Similarly, does a goal have to be achieved in a specific time-frame to be motivating? I understand that without the time-frame, we run the risk of constantly putting off starting the process. But if we find ourselves doing that, maybe we aren't actually committed to our goals, and need to rethink the nature of the goals themselves?
It will take some unpacking of long-held beliefs to renounce goal-setting. My simple solution is to just do the things we love, and then we will want to do them day after day, but our lives aren't currently set up that way: we are expected to give the majority of our time and energy to our jobs, maybe some to our families and social lives, and although in theory we are all supposed to be on a constant journey of self-improvement, we're not rewarded for actually spending much time on it. So exercise and other hobbies are forced into a tiny window, when we are already exhausted physically and/or mentally, and we need a reason to do them.
This attitude has become self-perpetuating: we need to justify the time and effort we spend on our self-development, so we need definable outcomes. We demand those outcomes and guarantees from our coaches and teachers, so they derive their worth from those measurable outcomes. They then reinforce the need for specific, measurable outcomes so that they can prove how much impact they have had (although nobody talks about the fact that there is no control group, so you can't know that you wouldn't have made that progress without the coach's help).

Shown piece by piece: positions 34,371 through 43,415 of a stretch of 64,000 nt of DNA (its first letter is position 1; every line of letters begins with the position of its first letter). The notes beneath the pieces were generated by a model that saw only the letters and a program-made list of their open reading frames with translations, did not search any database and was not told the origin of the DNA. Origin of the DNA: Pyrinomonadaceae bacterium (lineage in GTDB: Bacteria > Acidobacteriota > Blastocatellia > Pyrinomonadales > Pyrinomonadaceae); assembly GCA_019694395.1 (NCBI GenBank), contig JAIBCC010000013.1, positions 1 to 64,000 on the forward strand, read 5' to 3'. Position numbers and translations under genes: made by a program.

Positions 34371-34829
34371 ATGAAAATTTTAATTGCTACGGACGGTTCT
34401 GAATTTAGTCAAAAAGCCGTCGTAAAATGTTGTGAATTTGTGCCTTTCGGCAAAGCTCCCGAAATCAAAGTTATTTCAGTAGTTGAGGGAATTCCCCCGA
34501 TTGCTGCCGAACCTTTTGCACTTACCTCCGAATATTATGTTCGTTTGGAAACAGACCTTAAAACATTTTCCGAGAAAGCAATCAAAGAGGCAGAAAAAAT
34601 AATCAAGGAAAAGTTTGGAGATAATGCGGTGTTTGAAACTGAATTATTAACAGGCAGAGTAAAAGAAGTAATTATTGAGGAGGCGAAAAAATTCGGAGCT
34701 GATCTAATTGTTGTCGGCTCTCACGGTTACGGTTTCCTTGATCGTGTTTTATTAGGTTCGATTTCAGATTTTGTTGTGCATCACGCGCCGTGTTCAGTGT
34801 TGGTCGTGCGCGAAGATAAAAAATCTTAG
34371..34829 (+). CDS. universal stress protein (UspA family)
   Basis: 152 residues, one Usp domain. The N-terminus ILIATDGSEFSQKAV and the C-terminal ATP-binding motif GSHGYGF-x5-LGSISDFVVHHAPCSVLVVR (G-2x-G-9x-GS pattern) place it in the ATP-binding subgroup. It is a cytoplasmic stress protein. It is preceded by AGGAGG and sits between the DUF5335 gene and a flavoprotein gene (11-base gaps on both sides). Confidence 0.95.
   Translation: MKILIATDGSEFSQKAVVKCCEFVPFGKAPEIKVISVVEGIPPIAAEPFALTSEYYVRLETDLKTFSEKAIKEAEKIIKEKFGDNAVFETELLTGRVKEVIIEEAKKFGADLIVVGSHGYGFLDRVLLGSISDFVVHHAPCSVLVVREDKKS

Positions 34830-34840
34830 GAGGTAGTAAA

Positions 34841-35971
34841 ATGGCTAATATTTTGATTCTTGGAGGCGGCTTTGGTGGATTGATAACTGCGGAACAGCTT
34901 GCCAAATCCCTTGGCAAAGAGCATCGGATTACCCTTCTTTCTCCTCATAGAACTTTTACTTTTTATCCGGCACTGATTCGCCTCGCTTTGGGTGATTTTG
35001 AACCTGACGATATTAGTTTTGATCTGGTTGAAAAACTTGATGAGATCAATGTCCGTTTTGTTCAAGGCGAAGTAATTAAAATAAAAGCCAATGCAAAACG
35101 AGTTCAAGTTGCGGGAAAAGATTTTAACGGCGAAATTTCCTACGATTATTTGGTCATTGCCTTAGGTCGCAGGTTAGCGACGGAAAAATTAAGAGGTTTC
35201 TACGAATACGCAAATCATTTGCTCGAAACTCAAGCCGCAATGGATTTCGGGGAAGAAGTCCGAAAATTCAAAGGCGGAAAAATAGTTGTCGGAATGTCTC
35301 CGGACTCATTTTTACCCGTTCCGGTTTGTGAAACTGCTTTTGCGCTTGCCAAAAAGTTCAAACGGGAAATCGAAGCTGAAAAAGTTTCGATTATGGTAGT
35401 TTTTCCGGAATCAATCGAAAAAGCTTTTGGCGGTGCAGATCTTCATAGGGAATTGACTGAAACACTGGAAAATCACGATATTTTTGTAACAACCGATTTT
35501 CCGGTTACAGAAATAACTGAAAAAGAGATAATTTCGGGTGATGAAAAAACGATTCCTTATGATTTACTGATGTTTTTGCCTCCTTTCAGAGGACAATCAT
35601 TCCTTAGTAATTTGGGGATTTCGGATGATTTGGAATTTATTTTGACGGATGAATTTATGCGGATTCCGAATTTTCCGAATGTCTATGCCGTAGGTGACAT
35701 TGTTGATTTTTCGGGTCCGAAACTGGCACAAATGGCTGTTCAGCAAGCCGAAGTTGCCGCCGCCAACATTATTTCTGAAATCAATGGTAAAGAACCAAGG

I can't give you a recipe for the alternative. I've been doing it for years... but frankly, I don't know how. Mostly, I built a habit around the things that made me feel good at a certain time (i.e. training, in my late teens), and then I just started doing them over and over again because I'd always done them. In some ways, this has been good and admirable - I think many would have envied my discipline and possibly even my fitness or strength or physique - but in other ways, it lacked flexibility and my life was trapped within the confines of this habit. Over time, I learnt more about myself, and about what makes me thrive as a person - yes, I need movement, yes, I value being in shape, but I also need my sleep and my friends, and I value music and art and culture, and I don't want to look back on any phase of my life and only remember my gym routines.
The nature of balance is that it requires constant micro-adjustment. If one side of the scales gets tipped slightly, you need to add some weight to the other side of the scales. Clinging to SMART goals doesn't make the recalibration particularly easy, and these days I value a balanced life more than I value being able to do a particular skill or hit a particular benchmark. But that might not always be the case: there may be a time when, for one reason or another, I genuinely need to achieve a certain thing at a certain time. If and when that happens, I'll report back.
In the meantime, I would love to hear more people's views on goal-setting, and the strategies (or non-strategies, in my case) that have and haven't worked for you. We are all so different in so many ways, and therein lies the beauty of being a coach!